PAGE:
Most people would have to buy insurance or face a penalty of as much as $750 per person. And large employers would have to provide employees with health benefits or contribute to the cost of insuring those who are eligible for federal assistance.
House Democrats included a much more stringent requirement on employers in their bill.
Reid’s bill parallels a provision in the House bill that would expand the nation’s 44-year-old Medicaid insurance program for the poor to all Americans earning less than 133% of the federal poverty level. Like the House’s version, it would create new insurance marketplaces for those who do not get coverage through work.
Commercial insurers, as well as the government, would offer plans in these marketplaces, or exchanges, and be required to provide a minimum set of benefits, including mental health services, maternity care and preventive care.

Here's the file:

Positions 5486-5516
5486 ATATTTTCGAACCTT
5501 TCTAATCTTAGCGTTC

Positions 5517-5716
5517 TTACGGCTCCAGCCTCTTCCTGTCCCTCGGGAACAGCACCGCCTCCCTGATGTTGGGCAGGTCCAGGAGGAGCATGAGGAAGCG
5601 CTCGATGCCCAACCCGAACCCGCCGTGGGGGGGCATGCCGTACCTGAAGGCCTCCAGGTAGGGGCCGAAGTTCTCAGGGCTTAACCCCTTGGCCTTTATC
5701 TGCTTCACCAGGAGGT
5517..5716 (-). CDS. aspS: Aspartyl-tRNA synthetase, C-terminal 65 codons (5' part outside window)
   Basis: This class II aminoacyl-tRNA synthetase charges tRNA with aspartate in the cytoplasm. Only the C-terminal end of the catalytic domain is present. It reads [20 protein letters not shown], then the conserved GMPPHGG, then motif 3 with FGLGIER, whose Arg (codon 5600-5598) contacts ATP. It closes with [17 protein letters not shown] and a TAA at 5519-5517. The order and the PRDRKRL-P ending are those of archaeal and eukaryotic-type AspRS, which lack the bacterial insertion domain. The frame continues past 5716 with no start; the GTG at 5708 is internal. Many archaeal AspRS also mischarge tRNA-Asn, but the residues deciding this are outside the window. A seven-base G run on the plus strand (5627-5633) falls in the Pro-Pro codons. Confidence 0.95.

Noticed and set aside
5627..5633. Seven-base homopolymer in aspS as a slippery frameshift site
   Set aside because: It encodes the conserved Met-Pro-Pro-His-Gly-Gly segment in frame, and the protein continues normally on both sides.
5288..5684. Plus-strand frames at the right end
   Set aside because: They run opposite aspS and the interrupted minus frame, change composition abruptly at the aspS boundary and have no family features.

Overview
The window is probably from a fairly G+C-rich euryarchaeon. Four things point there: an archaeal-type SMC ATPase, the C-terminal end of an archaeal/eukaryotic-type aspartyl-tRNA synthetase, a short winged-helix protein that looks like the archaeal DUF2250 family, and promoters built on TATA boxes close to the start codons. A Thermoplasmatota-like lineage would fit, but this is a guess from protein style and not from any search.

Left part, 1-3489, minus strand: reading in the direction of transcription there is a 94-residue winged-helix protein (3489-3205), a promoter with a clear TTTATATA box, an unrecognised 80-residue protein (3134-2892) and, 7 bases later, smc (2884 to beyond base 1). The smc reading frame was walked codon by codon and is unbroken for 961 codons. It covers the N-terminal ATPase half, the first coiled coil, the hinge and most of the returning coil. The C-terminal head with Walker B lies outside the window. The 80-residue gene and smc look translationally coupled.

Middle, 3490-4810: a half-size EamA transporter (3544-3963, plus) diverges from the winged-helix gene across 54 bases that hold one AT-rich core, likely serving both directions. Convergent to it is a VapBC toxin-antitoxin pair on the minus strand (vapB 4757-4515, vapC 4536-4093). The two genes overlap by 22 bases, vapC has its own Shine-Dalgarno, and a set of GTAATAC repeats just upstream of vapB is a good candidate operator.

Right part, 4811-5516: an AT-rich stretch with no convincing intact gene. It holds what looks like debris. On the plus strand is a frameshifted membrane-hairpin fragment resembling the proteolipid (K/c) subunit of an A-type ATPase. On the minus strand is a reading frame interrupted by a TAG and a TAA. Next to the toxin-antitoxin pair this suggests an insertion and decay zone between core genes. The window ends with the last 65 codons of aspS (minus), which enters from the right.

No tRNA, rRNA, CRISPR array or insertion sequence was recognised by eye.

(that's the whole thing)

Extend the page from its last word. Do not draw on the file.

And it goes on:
The most expensive feature of Reid’s proposal is a commitment by the federal government to provide subsidies for millions of Americans who make less than 400% of the federal poverty level and buy insurance in an exchange.
The bill is also designed to give relief to small businesses, with tax subsidies to help them offset the cost of offering their employees health benefits.
And the legislation would make prescriptions more affordable for many seniors, though it would not close the Medicare drug coverage gap, known as the “doughnut hole,” as the House legislation does.
To cover the cost of this expansion, Reid is relying on a new 40% tax on high-end health plans -- those worth more than $8,500 for individuals and $23,000 for families.
Individual taxpayers making more than $200,000 a year and couples making more than $250,000 would also be subject to a payroll tax that would hike the current 1.45% Medicare deduction to 1.95%.
The bill also includes a 5% excise tax on elective cosmetic surgery, which has not been in any previous health legislation.
Kim Geiger in the Washington bureau contributed to this report.